And morally, if Jews have a unique role to play in the world, it is to stand for the proposition that murder, slavery and oppression should be wiped from the face of the earth. "You shall burn out evil from your midst," states the Bible.
Judaism abhors war. Conquests were rarely glorified in our tradition. King David, the progenitor of the messiah himself, was disqualified from building God's Temple because his hands were awash in blood. Even the drowning of the Egyptian army in the Red Sea was a cause for mourning. One tradition recalls how God admonished the Israelites for rejoicing at Egypt's destruction. These, too, were God's children.
Judaism's understanding of the new world order is defined not in geopolitical terms but in moral ones. The lion will lie down with the lamb, and none will be afraid.
However, our tradition also emphasizes that we must relate to the world as it is, not as we would like it to be. Judaism's response to evil is not turning the other cheek. The lives of the peaceful are no less worthy than those who love war. Therefore the Jewish response is "if one arises to kill you, get up earlier and kill him first."
Recently, a group calling itself, "The Coalition for Peace in the Balkans", recently bought a full-page advertisement in The New York Times with the blaring headline: GOD WILL BLESS YOU, PRESIDENT CLINTON, IF YOU DROP FOOD, NOT BOMBS. Sadly, "peace" in the Balkans cannot be brought about by dropping food on Milosevic.
There are times when confronted with a tyrant who shows no restraint or human remorse, who is unmoved by all other means, that force is the only option. This is the path to peace in the Balkans. The use of force to prevent wide-scale murder, torture, displacement and ethnic cleansing is a blow for peace.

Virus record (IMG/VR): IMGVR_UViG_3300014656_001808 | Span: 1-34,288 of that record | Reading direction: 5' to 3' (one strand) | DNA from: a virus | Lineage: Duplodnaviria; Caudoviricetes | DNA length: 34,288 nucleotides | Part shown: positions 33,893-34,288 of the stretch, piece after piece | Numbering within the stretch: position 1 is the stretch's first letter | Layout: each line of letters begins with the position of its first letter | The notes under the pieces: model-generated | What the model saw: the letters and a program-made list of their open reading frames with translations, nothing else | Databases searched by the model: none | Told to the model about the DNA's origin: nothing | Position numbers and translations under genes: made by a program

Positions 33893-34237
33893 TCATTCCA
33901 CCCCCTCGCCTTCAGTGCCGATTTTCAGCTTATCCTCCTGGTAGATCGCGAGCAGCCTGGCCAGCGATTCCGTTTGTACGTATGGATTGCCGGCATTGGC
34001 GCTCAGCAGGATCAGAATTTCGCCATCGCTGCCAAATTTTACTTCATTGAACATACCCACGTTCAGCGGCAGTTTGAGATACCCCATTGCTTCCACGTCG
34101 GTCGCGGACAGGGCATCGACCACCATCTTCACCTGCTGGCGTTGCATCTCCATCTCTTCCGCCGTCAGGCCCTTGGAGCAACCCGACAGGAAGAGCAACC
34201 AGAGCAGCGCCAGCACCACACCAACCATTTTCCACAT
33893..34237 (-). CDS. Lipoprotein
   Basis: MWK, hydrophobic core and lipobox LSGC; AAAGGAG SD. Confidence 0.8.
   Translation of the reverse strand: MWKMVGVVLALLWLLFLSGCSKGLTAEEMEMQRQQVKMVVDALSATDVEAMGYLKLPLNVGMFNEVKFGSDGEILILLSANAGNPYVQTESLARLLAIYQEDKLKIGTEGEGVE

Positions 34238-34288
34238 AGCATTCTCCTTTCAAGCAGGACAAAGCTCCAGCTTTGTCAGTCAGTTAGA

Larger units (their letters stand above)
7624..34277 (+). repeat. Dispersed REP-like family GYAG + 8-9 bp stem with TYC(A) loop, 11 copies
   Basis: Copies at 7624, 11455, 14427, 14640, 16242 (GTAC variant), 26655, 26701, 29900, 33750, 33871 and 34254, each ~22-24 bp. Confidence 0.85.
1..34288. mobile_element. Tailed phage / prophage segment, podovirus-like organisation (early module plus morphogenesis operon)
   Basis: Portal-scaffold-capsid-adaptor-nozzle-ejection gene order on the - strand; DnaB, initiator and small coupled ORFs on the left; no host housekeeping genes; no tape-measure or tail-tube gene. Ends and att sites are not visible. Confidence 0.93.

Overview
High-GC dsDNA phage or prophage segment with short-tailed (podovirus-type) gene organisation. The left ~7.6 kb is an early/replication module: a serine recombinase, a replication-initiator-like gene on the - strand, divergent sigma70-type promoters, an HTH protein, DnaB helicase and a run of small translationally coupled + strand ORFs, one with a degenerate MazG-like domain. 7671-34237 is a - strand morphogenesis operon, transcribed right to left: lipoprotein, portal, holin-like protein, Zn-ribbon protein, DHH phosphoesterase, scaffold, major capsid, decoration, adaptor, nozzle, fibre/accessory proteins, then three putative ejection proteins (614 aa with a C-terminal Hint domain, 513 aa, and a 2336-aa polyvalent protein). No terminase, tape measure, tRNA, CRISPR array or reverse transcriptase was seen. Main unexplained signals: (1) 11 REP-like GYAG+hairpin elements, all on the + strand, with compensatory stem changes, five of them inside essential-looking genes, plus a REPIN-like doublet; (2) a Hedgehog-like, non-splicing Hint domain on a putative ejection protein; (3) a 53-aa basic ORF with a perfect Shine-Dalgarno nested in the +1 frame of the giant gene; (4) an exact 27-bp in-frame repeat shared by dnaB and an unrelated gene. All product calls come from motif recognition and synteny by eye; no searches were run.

Jewish tradition states: "All that is recorded in the Torah is written for the sake of peace; and although warfare is recorded in the Torah, even warfare is recorded for the sake of peace." It is for the sake of peace that we must fully support the NATO campaign in the former Yugoslavia.
The effort to draw some kind of moral equivalence between NATO's bombing and Serbian ethnic cleansing is also profoundly disturbing. Some have gone so far as to accuse NATO of causing the refugee crisis. What kind of moral cloudiness encourages this approach? Is it not clear to all who have eyes to see that the ethnic cleansing campaign was prepared by Milosevic well in advance of the bombing? Do these critics make no distinction between the arsonist and the fireman? There is a profound difference between the use of force to liberate and wielding the sword of conquest.
The observation that the United States intervenes in some places and not others does not, in and of itself, detract from the moral imperative to save lives. The mere fact that intervention by force is not applied in all cases, does not negate the morality of intervention in some cases.
The civilized world should be proud of American leadership. Even in foreign policy, the United States has shown the rarest of attributes - humanistic and moral concern for the lives and happiness of fellow human beings. Again and again, sometimes effectively and sometimes regrettably not, the United States has stood for freedom, compassion and honor.
It was Abraham Lincoln who urged his fellow citizens: "We cannot escape history…we will be remembered in spite of ourselves. The fiery trial through which we pass will light us down in honor or dishonor to the last generation. The way is plain…a way if which followed, the world will forever applaud, and God must forever bless."